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Lev Tanju

Founder, Palace

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As the founder of streetwear brand Palace, Lev Tanju is responsible for London’s most prominent and buzzed about skate company. Although Tanju is quick to point out he never intended for Palace’s appeal to transcend the skating community, the young company has become one of the most exciting street culture brands.

Tanju is quick to point out that the brand’s clothing label exists only to support its skating activities, telling Style.com, "It helps us do what we want to do," he says. "At the heart of us, we are a skate brand. I probably spend more time doing skate graphics than anything else. We're not a skate company—we're a family, really. We're all brothers, pretty much.”

“I had a gap decade after college, just skating and doing fun shit. Then one day I decided that I was a bum and I had to do something. I started designing some board graphics for people I live with. Then half way through designing them I thought to myself that maybe I should just start a skate company. It’s called Palace because that’s the name given to the houses we live in as they have all generally been shitholes,” said Tanju.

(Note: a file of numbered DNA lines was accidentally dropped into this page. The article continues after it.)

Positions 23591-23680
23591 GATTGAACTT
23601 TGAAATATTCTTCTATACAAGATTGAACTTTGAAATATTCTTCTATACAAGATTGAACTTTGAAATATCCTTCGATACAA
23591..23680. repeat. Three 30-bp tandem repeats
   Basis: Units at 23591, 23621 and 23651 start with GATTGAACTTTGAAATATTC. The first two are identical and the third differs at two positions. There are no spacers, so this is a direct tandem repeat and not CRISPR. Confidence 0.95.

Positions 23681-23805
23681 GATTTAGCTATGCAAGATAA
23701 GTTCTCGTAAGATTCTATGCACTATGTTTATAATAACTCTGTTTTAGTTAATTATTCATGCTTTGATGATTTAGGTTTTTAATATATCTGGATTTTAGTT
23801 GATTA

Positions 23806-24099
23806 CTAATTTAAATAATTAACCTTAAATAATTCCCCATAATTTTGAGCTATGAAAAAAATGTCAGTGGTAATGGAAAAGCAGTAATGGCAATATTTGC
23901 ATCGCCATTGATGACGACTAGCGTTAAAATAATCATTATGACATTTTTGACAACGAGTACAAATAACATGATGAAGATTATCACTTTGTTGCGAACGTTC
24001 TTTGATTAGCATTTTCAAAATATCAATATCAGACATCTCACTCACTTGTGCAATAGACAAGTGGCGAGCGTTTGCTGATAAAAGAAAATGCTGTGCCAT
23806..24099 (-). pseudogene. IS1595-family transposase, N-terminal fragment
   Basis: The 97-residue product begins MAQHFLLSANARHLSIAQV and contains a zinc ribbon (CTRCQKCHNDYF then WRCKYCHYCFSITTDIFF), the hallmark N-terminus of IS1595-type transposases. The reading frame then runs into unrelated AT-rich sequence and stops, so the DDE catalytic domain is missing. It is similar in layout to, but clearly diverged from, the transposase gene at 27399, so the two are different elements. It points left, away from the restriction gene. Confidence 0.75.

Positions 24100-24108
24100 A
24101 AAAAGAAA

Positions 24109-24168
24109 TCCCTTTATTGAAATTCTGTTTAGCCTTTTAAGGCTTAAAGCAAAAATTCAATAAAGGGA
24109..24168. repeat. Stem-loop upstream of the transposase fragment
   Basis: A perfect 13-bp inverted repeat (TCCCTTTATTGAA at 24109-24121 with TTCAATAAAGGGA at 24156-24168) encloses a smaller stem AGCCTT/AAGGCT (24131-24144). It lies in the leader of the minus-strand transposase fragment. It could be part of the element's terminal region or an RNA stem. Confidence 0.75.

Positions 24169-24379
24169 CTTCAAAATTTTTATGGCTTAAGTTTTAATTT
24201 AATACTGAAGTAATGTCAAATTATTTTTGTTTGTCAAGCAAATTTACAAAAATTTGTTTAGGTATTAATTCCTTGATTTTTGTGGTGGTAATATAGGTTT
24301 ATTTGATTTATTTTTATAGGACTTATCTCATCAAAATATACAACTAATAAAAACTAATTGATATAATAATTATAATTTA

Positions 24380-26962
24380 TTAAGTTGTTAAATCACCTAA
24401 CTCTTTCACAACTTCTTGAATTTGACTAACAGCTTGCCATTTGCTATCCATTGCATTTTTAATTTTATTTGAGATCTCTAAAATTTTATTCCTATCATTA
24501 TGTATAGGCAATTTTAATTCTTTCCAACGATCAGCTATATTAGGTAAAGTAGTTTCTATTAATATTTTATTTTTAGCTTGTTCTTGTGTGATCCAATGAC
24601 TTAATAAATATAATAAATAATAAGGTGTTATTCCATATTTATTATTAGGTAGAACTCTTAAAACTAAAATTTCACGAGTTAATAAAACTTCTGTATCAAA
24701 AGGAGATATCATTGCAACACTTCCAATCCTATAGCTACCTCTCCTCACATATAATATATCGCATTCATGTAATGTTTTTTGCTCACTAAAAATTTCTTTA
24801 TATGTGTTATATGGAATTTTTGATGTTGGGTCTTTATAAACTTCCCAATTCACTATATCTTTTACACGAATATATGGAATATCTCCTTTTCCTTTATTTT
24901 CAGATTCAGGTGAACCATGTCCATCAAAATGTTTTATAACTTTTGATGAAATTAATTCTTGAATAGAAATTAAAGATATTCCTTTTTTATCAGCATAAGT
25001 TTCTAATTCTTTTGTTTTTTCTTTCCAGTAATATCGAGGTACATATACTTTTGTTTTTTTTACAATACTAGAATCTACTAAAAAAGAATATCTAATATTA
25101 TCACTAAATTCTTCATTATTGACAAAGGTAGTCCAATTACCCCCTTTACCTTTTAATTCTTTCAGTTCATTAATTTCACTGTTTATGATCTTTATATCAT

After having been distributed by Supreme, in April 2015, Palace opened its first monobrand store in London’s Soho and has expanded into the US market with the opening of a New York boutique in May 2017. Aside from launching four seasonal collections a year, Palace has found growth by collaborating with a roster of brands and artists including Reebok, Umbro and Adidas. With just two own stores, limited wholesale partners and a customer who is highly loyal to the brand, Palace’s opportunity for growth is huge.

​Tanju told Dazed Digital, “Generally I think it’s great when there’s interest from more of a mainstream audience in skateboarding. I’ve met some of the best people in my life through skateboarding and it’s really made me the person I am. If a few really awful Céline adverts or whatever get more people into something that’s productive and fun then fuck it: I’m not opposed to skateboards being in shoots like that. The problem with the Céline shots is just that there’s a really ugly skateboard in them, really badly placed.”





2009 - Present

London, United Kingdom

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